Bernanke spills much ink explaining research (from inside the Fed or predominately written in association with the Federal Reserve) that absolves the Fed of responsibility in causing housing prices to become unhinged from fundamentals (pp. 52–54). This is not surprising coming from the Fed’s chairman. What is surprising is that he spends almost as much time noting that the Fed’s role in the housing crisis is hotly disputed and that “this question [about the relationship between monetary policy and housing prices] continues to be debated” (p. 54, fn. 4). On the one hand, Bernanke goes out of his way so many times to comment on the controversial nature of monetary policy having no effect on housing prices that one doubts his sincerity in making the claim. On the other hand, after the crisis the Fed pursued monetary policies explicitly aimed at supporting asset prices, so there can be little doubt that inside the Fed there is a belief that the institution does affect certain assets, including housing.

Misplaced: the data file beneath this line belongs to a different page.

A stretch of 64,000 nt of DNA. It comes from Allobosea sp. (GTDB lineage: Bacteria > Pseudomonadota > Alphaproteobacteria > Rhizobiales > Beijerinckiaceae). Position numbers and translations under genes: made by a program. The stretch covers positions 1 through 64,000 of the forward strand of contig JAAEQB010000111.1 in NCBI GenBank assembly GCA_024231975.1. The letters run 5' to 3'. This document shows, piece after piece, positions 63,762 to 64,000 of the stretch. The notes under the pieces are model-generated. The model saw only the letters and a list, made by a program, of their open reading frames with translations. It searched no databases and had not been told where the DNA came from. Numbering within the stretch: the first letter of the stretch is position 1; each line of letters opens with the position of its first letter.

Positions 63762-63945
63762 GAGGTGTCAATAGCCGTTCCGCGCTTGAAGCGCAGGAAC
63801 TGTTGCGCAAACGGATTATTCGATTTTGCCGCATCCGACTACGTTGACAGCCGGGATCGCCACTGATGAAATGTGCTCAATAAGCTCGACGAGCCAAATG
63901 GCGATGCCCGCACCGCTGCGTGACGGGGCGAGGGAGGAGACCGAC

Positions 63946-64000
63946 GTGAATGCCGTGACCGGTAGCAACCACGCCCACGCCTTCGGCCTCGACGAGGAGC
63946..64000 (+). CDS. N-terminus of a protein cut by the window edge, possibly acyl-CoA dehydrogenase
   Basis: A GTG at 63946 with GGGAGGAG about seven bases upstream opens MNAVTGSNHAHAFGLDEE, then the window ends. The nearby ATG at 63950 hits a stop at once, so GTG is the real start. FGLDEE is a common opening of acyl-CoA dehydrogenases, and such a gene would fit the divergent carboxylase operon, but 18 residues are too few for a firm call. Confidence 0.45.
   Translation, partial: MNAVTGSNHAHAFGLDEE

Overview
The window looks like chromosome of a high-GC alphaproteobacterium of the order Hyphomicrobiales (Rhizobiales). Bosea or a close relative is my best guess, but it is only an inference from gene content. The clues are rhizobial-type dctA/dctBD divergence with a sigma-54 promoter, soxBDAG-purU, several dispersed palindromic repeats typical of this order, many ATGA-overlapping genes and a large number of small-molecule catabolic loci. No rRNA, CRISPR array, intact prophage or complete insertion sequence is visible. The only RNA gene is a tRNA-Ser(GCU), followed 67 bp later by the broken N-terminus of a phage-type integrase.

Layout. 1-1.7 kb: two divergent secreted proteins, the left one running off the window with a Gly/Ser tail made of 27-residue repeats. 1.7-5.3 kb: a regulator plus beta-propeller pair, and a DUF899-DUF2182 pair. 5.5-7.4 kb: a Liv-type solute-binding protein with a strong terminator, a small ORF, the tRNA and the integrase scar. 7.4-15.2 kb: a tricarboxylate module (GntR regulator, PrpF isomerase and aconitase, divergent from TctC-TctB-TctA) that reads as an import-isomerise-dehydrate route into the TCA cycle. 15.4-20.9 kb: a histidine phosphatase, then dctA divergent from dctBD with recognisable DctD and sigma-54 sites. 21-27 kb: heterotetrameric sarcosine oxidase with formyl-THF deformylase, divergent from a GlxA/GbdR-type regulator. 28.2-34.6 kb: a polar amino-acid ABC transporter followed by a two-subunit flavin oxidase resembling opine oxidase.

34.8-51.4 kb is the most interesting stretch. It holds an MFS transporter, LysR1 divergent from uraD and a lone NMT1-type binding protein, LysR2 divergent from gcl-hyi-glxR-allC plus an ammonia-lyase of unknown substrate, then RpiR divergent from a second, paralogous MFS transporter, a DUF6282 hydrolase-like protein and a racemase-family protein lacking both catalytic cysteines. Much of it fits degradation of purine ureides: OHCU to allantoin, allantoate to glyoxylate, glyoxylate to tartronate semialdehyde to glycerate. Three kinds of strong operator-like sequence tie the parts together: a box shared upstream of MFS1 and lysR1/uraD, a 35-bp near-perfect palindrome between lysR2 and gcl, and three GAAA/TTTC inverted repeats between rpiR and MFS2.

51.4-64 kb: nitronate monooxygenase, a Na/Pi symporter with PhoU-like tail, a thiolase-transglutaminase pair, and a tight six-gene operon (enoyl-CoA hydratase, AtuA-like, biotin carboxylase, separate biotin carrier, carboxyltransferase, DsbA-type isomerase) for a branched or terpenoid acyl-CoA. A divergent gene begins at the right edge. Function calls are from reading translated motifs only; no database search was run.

As in many books, what is not written is as telling as that which is. “Moral hazard” is not mentioned once. Bernanke does mention “too big to fail,” but not in depth or in the context of the Fed promoting the problem (p. 86). Only when pressed by a student during question period does Bernanke follow up on the idea, but only to offer that the Fed’s understanding of the problem is “evolving” and more time is needed to sort out how large a role it played in the crisis (p. 94–95). He does not mention the prospect of unwinding the Fed’s positions until pressed by another student (p. 123), and just reiterates the standard line about reversing the positions through the standard means without giving any attention to the difficulties that will arise if its assets lose value or if the banking sector does not demand them back. It seems to this reviewer that exiting the most expansive monetary policy of the Fed’s history is as important to its success as enacting it. I would have liked to see Bernanke voluntarily bring up the point and expand on it further.